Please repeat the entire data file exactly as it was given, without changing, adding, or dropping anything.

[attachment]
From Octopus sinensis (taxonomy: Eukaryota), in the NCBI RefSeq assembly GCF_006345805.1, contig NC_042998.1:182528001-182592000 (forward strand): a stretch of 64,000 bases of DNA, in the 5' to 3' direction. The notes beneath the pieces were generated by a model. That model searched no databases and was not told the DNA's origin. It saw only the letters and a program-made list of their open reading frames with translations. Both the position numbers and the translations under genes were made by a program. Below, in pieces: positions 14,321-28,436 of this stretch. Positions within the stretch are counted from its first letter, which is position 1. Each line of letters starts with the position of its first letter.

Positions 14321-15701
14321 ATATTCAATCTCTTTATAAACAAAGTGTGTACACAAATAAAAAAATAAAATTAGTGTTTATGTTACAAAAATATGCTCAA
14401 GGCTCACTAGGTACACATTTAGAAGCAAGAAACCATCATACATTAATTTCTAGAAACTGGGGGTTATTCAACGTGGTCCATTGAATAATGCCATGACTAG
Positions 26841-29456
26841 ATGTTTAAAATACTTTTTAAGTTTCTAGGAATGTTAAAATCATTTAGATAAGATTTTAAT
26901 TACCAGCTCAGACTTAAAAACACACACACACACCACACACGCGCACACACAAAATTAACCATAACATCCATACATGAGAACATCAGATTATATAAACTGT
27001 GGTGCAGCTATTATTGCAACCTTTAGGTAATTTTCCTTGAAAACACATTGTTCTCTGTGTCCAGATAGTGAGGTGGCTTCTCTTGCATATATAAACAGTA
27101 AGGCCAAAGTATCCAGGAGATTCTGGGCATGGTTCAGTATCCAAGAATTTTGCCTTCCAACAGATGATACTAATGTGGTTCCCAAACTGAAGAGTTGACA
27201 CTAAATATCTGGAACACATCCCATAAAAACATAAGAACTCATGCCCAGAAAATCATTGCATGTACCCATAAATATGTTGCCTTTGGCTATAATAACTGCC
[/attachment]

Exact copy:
From Octopus sinensis (taxonomy: Eukaryota), in the NCBI RefSeq assembly GCF_006345805.1, contig NC_042998.1:182528001-182592000 (forward strand): a stretch of 64,000 bases of DNA, in the 5' to 3' direction. The notes beneath the pieces were generated by a model. That model searched no databases and was not told the DNA's origin. It saw only the letters and a program-made list of their open reading frames with translations. Both the position numbers and the translations under genes were made by a program. Below, in pieces: positions 14,321-28,436 of this stretch. Positions within the stretch are counted from its first letter, which is position 1. Each line of letters starts with the position of its first letter.

Positions 14321-15701
14321 ATATTCAATCTCTTTATAAACAAAGTGTGTACACAAATAAAAAAATAAAATTAGTGTTTATGTTACAAAAATATGCTCAA
14401 GGCTCACTAGGTACACATTTAGAAGCAAGAAACCATCATACATTAATTTCTAGAAACTGGGGGTTATTCAACGTGGTCCATTGAATAATGCCATGACTAG
Positions 26841-29456
26841 ATGTTTAAAATACTTTTTAAGTTTCTAGGAATGTTAAAATCATTTAGATAAGATTTTAAT
26901 TACCAGCTCAGACTTAAAAACACACACACACACCACACACGCGCACACACAAAATTAACCATAACATCCATACATGAGAACATCAGATTATATAAACTGT
27001 GGTGCAGCTATTATTGCAACCTTTAGGTAATTTTCCTTGAAAACACATTGTTCTCTGTGTCCAGATAGTGAGGTGGCTTCTCTTGCATATATAAACAGTA
27101 AGGCCAAAGTATCCAGGAGATTCTGGGCATGGTTCAGTATCCAAGAATTTTGCCTTCCAACAGATGATACTAATGTGGTTCCCAAACTGAAGAGTTGACA
27201 CTAAATATCTGGAACACATCCCATAAAAACATAAGAACTCATGCCCAGAAAATCATTGCATGTACCCATAAATATGTTGCCTTTGGCTATAATAACTGCC